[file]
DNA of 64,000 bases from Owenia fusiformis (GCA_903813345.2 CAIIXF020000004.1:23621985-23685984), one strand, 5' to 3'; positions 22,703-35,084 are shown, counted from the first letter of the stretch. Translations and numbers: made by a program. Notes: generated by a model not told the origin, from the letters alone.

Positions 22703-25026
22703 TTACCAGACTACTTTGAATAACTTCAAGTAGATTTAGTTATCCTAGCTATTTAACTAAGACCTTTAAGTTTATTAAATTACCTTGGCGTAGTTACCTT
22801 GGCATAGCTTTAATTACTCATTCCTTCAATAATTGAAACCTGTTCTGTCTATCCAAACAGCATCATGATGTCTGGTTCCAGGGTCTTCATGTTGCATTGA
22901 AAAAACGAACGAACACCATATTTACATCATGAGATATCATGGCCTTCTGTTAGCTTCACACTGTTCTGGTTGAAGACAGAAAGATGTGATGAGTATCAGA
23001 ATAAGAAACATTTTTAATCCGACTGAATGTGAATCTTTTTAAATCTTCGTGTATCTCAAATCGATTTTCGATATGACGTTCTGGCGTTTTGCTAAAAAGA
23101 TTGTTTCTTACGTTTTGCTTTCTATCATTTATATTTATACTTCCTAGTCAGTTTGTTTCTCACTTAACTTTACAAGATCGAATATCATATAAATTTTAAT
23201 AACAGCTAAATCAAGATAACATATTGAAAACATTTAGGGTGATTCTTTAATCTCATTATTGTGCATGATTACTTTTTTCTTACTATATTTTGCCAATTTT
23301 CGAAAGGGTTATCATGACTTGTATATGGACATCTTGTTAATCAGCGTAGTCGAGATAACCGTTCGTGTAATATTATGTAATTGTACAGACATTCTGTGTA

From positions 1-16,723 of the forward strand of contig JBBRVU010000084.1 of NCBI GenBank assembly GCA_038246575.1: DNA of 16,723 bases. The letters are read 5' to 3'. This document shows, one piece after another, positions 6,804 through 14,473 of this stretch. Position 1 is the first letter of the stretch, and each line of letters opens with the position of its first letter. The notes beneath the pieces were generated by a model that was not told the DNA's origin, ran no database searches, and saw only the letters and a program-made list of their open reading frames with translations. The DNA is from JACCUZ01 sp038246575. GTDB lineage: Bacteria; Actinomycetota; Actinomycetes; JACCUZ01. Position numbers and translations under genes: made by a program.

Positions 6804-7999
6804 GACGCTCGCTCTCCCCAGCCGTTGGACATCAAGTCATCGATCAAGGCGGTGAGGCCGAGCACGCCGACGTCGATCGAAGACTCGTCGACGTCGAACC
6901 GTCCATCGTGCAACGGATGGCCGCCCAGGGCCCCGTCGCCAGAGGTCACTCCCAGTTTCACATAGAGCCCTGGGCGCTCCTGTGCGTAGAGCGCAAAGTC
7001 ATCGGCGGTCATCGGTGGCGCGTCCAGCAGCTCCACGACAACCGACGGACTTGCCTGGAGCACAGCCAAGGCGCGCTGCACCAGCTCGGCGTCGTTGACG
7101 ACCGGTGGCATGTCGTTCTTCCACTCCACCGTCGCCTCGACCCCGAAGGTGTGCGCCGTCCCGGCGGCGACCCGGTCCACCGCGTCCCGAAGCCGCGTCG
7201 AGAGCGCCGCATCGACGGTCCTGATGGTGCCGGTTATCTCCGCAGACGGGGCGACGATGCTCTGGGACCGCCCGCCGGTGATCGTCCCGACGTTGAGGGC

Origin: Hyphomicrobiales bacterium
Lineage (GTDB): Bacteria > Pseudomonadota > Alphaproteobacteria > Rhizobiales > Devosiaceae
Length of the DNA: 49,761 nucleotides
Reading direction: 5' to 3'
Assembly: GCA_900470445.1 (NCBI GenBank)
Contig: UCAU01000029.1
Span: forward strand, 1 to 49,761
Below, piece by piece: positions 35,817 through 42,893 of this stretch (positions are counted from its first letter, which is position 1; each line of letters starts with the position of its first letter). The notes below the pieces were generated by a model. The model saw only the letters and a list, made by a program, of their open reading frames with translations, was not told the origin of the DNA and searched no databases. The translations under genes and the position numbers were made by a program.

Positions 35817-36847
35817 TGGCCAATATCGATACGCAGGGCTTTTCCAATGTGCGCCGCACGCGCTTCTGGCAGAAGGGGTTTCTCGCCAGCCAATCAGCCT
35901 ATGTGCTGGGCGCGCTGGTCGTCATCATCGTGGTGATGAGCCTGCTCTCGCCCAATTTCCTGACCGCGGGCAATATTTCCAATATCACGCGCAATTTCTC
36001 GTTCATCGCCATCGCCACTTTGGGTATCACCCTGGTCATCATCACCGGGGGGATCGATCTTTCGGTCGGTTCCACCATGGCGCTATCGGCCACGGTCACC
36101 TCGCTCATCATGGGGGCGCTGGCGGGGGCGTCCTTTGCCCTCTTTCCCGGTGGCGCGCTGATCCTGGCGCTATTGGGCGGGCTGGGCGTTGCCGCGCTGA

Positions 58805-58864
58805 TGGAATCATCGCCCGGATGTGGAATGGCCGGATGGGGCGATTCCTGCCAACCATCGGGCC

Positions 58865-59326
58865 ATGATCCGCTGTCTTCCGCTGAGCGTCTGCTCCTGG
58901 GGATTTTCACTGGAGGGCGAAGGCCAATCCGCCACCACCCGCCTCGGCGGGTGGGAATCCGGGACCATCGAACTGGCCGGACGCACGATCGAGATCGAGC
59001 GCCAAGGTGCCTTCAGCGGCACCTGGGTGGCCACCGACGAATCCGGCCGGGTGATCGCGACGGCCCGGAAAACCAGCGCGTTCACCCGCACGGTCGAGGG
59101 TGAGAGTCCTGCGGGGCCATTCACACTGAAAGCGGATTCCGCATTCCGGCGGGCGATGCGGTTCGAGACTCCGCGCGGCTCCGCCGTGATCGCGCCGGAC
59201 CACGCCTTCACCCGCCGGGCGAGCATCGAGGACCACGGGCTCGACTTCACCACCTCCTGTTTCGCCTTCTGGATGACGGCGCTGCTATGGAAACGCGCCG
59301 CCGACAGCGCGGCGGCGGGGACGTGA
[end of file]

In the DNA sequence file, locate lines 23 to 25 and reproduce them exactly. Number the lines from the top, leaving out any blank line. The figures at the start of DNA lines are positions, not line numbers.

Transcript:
Span: forward strand, 1 to 49,761
Below, piece by piece: positions 35,817 through 42,893 of this stretch (positions are counted from its first letter, which is position 1; each line of letters starts with the position of its first letter). The notes below the pieces were generated by a model. The model saw only the letters and a list, made by a program, of their open reading frames with translations, was not told the origin of the DNA and searched no databases. The translations under genes and the position numbers were made by a program.

Positions 35817-36847